The connection between what we do as proponents of NHC and our "wild horse model" -- the wild, free-roaming horse of the U.S. Great Basin -- is often a difficult bridge for newcomers and others to comprehend. "What does a wild horse have to do with my horse?" is a common question.
The connection is actually quite logical, and once one is appropriately introduced to it through what we call the "Four Pillars of Natural Horse Care" ("NHC" for short), it isn't hard to understand, and even easier to embrace and put into practice. It is equally important to understand that today's wild horses are genetically indistinguishable from the wild horses of the Great Basin. They are the same species, differing only in how their lives are led.
The Four Pillars on NHC are: natural boarding, a reasonably natural diet, natural horsemanship, and the natural trim. All four "go together" to form a holistic way of caring for the horse. Each "pillar" is rooted in what we call the "lessons from the wild", that is, various facets of the wild horse's life that can be applied in the care of domesticated horses.
The next question we hear is why are these "lessons from the wild" so desirable? The reason is that they are based on what is natural and healthful for horses. We call this "vitality" -- healthfulness. The lessons, therefore, collectively define what a healthy horse is. For example, the wild horse foot tells us what a healthy foot looks like and what it requires (nutrition, movement, habitat) to sustain its vitality. As a result of this invaluable "lesson from the wild," we now know that horseshoeing is both harmful to the horse's foot, and that it is an unnecessary practice. The science and methods of NHC tell us how to transition a horse out of shoes, and how to sustain the hoof in domestication so that it is healthy, durable, and capably functional in a modern world.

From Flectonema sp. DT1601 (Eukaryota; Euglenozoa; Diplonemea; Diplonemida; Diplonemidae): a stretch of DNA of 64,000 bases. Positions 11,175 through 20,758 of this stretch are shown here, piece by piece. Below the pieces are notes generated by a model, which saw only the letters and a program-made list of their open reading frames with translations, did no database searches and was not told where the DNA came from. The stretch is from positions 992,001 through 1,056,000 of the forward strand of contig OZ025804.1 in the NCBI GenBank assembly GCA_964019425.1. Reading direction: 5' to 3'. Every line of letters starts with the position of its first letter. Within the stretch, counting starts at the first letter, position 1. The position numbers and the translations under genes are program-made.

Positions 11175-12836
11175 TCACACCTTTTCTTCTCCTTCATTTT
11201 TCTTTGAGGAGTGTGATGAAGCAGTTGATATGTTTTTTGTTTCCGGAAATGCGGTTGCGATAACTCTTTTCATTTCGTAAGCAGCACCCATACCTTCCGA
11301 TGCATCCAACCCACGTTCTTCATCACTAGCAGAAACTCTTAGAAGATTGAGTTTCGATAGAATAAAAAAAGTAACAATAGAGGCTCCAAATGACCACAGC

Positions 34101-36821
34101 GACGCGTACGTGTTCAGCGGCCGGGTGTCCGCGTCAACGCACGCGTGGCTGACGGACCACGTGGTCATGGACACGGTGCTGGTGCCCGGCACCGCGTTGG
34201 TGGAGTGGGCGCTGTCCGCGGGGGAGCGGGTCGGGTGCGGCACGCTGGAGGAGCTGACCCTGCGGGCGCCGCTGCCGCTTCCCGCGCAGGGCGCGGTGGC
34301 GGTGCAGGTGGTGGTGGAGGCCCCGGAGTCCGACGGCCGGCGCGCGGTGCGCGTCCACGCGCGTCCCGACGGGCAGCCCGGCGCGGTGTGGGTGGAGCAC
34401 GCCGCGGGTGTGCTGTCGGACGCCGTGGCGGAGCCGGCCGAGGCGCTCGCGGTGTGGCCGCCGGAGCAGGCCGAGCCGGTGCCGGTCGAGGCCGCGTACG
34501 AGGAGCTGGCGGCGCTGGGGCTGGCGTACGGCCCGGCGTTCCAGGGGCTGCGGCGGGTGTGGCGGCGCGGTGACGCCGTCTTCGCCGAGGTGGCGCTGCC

In fact, there are many, many "lessons from the wild". AANHCP Executive Director and founder Jaime Jackson's first book, The Natural Horse: Lessons from the Wild, provides a broad picture of equine life in the wild from which those lessons have been derived. Other related books by Jackson provide specific ways in which horse owners and professionals can adapt those lessons to horses in their care. Today, a vast movement of natural care based on the wild horse model is sweeping across every equestrian discipline on nearly every continent.
This website is the perfect place to launch your journey into NHC, and to become a supporting member of the AANHCP vital mission.